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Jatenzo

Generic Name: testosterone oral (tes TOS ter one)
Brand Name: Jatenzo

Medically reviewed by Drugs.com on Feb 21, 2020 – Written by Cerner Multum

What is testosterone?

Testosterone is a naturally occurring sex hormone produced in a man's testicles. Small amounts of testosterone are also produced in a woman's ovaries and adrenal system.

Testosterone is used as a hormone replacement therapy in adult men with certain medical conditions that cause low or no testosterone levels.

Testosterone will not enhance athletic performance and should not be used for that purpose.

Testosterone may also be used for purposes not listed in this medication guide.

Important Information

You should not be treated with testosterone if you have prostate cancer, male breast cancer, or low testosterone due to getting older.

Testosterone can increase your blood pressure, which can increase your risk of heart attack, stroke, or death. You may need to stop using testosterone or start taking blood pressure medication.

Testosterone should not be used to enhance athletic performance.

Before taking this medicine

You should not use testosterone if you are allergic to it, or if you have:

  • male breast cancer;

  • prostate cancer; or

  • low testosterone due to getting older.

Although Jatenzo is for use only in men, testosterone can harm an unborn baby and should not be used by a pregnant woman.

Tell your doctor if you have ever had:

Using testosterone may increase your risk of developing prostate cancer. Ask your doctor about this risk.

Testosterone can lower your sperm count, which may affect fertility (your ability to have children).

How should I take testosterone?

Your doctor will perform a blood test to make sure testosterone is the right treatment for your condition.

Follow all directions on your prescription label and read all medication guides or instruction sheets. Your doctor may occasionally change your dose. Use the medicine exactly as directed.

Testosterone is usually taken 1 time in the morning and 1 time in the evening. Follow your doctor's dosing instructions very carefully.

Always take this medicine with food.

You will need frequent blood tests and your blood pressure will need to be checked often. Your next dose may be delayed based on the results.

Misuse of testosterone can cause dangerous or irreversible effects, such as enlarged breasts, small testicles, infertility, high blood pressure, heart attack, stroke, liver disease, bone growth problems, addiction, and mental effects such as aggression and violence. Stealing, selling, or giving away this medicine is against the law.

Store at room temperature away from moisture and heat. Keep track of your medicine. You should be aware if anyone is using it improperly or without a prescription.

What happens if I miss a dose?

Take the medicine as soon as you can, but skip the missed dose if it is almost time for your next dose. Do not take two doses at one time.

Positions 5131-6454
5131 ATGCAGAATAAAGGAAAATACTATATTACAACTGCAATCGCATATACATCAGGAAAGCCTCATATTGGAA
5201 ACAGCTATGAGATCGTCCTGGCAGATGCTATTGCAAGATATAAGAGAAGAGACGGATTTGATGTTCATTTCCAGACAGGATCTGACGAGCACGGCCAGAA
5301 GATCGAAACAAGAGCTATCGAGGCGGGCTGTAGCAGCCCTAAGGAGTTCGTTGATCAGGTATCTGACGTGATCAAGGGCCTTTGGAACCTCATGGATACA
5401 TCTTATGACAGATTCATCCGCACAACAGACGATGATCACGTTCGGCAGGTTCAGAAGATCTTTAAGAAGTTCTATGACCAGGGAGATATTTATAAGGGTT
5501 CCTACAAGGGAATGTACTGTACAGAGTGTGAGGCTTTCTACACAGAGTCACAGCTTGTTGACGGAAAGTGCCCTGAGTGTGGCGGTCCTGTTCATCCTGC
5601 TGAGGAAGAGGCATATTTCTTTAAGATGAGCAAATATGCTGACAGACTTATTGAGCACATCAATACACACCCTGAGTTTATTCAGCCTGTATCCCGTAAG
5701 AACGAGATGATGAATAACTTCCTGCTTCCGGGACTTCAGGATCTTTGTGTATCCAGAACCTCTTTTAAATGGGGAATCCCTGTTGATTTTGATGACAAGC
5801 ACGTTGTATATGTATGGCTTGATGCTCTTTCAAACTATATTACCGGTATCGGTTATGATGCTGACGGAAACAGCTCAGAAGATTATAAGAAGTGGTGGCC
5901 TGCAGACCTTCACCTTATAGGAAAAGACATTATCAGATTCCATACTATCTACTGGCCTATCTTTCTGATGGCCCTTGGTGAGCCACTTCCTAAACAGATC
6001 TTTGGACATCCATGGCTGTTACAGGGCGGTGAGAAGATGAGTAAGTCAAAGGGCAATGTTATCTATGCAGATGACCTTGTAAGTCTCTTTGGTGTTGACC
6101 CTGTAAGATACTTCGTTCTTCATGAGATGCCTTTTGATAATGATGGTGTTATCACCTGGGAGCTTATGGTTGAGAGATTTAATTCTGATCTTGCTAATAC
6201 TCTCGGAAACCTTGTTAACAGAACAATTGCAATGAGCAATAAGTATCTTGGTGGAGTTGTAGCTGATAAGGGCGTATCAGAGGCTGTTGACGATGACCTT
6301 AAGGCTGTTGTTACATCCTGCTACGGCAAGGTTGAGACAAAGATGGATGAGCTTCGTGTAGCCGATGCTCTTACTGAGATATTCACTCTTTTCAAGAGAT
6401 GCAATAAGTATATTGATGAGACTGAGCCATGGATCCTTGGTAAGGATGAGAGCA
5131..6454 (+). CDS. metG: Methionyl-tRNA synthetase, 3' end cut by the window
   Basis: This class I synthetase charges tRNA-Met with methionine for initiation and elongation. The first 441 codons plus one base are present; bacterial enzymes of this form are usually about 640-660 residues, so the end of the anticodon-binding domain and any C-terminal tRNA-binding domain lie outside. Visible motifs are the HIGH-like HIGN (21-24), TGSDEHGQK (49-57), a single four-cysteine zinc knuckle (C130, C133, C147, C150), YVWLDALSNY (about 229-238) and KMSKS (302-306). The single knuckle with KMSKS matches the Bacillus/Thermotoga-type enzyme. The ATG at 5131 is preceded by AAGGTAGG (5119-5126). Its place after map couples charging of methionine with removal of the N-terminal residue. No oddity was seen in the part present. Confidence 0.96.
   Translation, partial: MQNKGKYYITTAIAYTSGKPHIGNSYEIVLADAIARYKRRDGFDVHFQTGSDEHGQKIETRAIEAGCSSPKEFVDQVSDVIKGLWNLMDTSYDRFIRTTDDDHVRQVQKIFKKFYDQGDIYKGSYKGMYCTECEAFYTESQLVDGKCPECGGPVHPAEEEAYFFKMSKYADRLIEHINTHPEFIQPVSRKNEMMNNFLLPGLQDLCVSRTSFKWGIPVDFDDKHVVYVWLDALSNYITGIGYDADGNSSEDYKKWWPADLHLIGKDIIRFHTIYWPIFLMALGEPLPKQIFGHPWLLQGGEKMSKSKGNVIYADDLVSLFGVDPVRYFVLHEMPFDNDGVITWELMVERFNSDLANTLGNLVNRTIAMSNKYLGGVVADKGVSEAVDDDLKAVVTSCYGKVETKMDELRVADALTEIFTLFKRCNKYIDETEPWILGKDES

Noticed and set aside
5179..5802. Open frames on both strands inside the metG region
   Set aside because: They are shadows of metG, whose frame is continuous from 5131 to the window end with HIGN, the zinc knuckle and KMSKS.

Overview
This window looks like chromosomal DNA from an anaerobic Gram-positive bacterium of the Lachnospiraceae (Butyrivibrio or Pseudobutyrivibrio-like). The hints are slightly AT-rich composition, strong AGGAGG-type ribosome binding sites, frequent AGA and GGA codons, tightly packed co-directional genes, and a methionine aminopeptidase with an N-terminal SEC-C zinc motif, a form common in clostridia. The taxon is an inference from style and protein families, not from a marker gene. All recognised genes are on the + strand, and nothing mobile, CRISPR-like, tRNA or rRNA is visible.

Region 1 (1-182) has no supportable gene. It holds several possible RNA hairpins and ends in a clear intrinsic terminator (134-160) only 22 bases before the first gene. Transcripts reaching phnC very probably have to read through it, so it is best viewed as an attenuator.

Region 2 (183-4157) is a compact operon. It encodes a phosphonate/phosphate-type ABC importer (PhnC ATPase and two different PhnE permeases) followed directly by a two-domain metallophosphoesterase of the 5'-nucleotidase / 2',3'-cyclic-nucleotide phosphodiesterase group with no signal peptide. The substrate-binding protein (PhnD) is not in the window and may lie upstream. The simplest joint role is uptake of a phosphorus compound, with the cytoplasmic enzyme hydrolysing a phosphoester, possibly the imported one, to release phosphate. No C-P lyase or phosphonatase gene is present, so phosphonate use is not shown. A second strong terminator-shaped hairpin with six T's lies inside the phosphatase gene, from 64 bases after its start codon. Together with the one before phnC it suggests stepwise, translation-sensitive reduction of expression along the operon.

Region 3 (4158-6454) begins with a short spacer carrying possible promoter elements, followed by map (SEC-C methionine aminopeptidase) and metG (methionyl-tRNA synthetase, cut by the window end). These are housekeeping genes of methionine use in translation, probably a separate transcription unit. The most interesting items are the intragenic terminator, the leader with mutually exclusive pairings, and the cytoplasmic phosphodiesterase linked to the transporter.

What happens if I overdose?

Seek emergency medical attention or call the Poison Help line at 1-800-222-1222.

What should I avoid while taking testosterone?

Follow your doctor's instructions about any restrictions on food, beverages, or activity.

Testosterone side effects

Get emergency medical help if you have signs of an allergic reaction: hives; difficult breathing; swelling of your face, lips, tongue, or throat.

Testosterone can increase your blood pressure, which can increase your risk of heart attack, stroke, or death. You may need to stop using testosterone or start taking blood pressure medication.

Call your doctor at once if you have:

  • swelling in your feet, ankles or legs;

  • pain or swelling in your breasts;

  • breathing problems during sleep (breathing may stop);

  • unusual changes in mood or behavior, new or worsening depression, thoughts about hurting yourself;

  • liver problems--nausea, vomiting, stomach pain (upper right side), dark urine, jaundice (yellowing of the skin or eyes);

  • signs of a blood clot in the lung--chest pain, sudden cough, wheezing, rapid breathing, coughing up blood;

  • signs of a blood clot deep in the body--pain, swelling, warmth, or redness in your leg; or

  • worsening symptoms of an enlarged prostate--increased urination, a weak stream of urine, an urgent need to urinate, or loss of bladder control.

Common side effects may include:

  • increased red blood cell counts;

  • an enlarged prostate;

  • erections that are more frequent or that last longer than usual;

  • increased blood pressure;

  • nausea, heartburn, burping;

  • diarrhea;

  • headache; or

  • swelling in your lower legs.

This is not a complete list of side effects and others may occur. Call your doctor for medical advice about side effects. You may report side effects to FDA at 1-800-FDA-1088.

What other drugs will affect testosterone?

Tell your doctor about all your other medicines, especially:

This list is not complete. Other drugs may affect testosterone, including prescription and over-the-counter medicines, vitamins, and herbal products. Not all possible drug interactions are listed here.

Further information

Remember, keep this and all other medicines out of the reach of children, never share your medicines with others, and use this medication only for the indication prescribed.

Always consult your healthcare provider to ensure the information displayed on this page applies to your personal circumstances.

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